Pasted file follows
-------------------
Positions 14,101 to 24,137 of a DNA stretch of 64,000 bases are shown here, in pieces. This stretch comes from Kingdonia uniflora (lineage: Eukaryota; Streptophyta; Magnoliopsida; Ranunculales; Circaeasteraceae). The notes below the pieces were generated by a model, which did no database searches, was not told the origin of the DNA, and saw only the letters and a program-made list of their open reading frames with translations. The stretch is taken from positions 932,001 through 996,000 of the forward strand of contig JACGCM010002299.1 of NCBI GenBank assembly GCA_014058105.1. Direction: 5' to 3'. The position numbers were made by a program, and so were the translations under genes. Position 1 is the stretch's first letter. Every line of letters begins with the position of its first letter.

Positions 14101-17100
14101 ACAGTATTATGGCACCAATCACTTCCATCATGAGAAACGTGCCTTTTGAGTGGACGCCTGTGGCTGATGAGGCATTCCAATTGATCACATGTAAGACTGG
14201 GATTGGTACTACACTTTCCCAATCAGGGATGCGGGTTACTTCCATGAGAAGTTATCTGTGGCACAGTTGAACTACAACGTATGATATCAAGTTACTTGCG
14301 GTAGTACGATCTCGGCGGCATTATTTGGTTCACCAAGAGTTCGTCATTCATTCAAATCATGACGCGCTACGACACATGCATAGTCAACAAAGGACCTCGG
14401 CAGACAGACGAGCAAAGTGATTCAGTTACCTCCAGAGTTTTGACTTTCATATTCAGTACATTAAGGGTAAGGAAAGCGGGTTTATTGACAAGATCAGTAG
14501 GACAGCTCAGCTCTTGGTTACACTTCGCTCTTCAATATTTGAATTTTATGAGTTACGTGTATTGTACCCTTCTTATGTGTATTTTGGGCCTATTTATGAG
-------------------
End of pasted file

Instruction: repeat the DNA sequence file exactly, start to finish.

Positions 14,101 to 24,137 of a DNA stretch of 64,000 bases are shown here, in pieces. This stretch comes from Kingdonia uniflora (lineage: Eukaryota; Streptophyta; Magnoliopsida; Ranunculales; Circaeasteraceae). The notes below the pieces were generated by a model, which did no database searches, was not told the origin of the DNA, and saw only the letters and a program-made list of their open reading frames with translations. The stretch is taken from positions 932,001 through 996,000 of the forward strand of contig JACGCM010002299.1 of NCBI GenBank assembly GCA_014058105.1. Direction: 5' to 3'. The position numbers were made by a program, and so were the translations under genes. Position 1 is the stretch's first letter. Every line of letters begins with the position of its first letter.

Positions 14101-17100
14101 ACAGTATTATGGCACCAATCACTTCCATCATGAGAAACGTGCCTTTTGAGTGGACGCCTGTGGCTGATGAGGCATTCCAATTGATCACATGTAAGACTGG
14201 GATTGGTACTACACTTTCCCAATCAGGGATGCGGGTTACTTCCATGAGAAGTTATCTGTGGCACAGTTGAACTACAACGTATGATATCAAGTTACTTGCG
14301 GTAGTACGATCTCGGCGGCATTATTTGGTTCACCAAGAGTTCGTCATTCATTCAAATCATGACGCGCTACGACACATGCATAGTCAACAAAGGACCTCGG
14401 CAGACAGACGAGCAAAGTGATTCAGTTACCTCCAGAGTTTTGACTTTCATATTCAGTACATTAAGGGTAAGGAAAGCGGGTTTATTGACAAGATCAGTAG
14501 GACAGCTCAGCTCTTGGTTACACTTCGCTCTTCAATATTTGAATTTTATGAGTTACGTGTATTGTACCCTTCTTATGTGTATTTTGGGCCTATTTATGAG